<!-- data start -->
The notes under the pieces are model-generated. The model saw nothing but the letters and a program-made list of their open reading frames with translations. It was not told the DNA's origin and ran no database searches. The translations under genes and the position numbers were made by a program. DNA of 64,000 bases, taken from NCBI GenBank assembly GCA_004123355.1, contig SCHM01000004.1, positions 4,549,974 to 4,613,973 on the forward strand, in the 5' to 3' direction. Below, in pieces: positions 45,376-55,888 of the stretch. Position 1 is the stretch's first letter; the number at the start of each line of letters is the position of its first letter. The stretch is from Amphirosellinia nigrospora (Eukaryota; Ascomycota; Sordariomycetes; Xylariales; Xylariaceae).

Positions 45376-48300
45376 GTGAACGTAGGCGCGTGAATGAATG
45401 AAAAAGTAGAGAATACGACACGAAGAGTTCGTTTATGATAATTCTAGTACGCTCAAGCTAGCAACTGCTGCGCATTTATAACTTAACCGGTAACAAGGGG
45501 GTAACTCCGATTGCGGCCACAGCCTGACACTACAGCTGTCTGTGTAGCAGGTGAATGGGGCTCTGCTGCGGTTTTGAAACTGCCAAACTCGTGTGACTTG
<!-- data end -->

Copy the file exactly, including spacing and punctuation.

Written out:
The notes under the pieces are model-generated. The model saw nothing but the letters and a program-made list of their open reading frames with translations. It was not told the DNA's origin and ran no database searches. The translations under genes and the position numbers were made by a program. DNA of 64,000 bases, taken from NCBI GenBank assembly GCA_004123355.1, contig SCHM01000004.1, positions 4,549,974 to 4,613,973 on the forward strand, in the 5' to 3' direction. Below, in pieces: positions 45,376-55,888 of the stretch. Position 1 is the stretch's first letter; the number at the start of each line of letters is the position of its first letter. The stretch is from Amphirosellinia nigrospora (Eukaryota; Ascomycota; Sordariomycetes; Xylariales; Xylariaceae).

Positions 45376-48300
45376 GTGAACGTAGGCGCGTGAATGAATG
45401 AAAAAGTAGAGAATACGACACGAAGAGTTCGTTTATGATAATTCTAGTACGCTCAAGCTAGCAACTGCTGCGCATTTATAACTTAACCGGTAACAAGGGG
45501 GTAACTCCGATTGCGGCCACAGCCTGACACTACAGCTGTCTGTGTAGCAGGTGAATGGGGCTCTGCTGCGGTTTTGAAACTGCCAAACTCGTGTGACTTG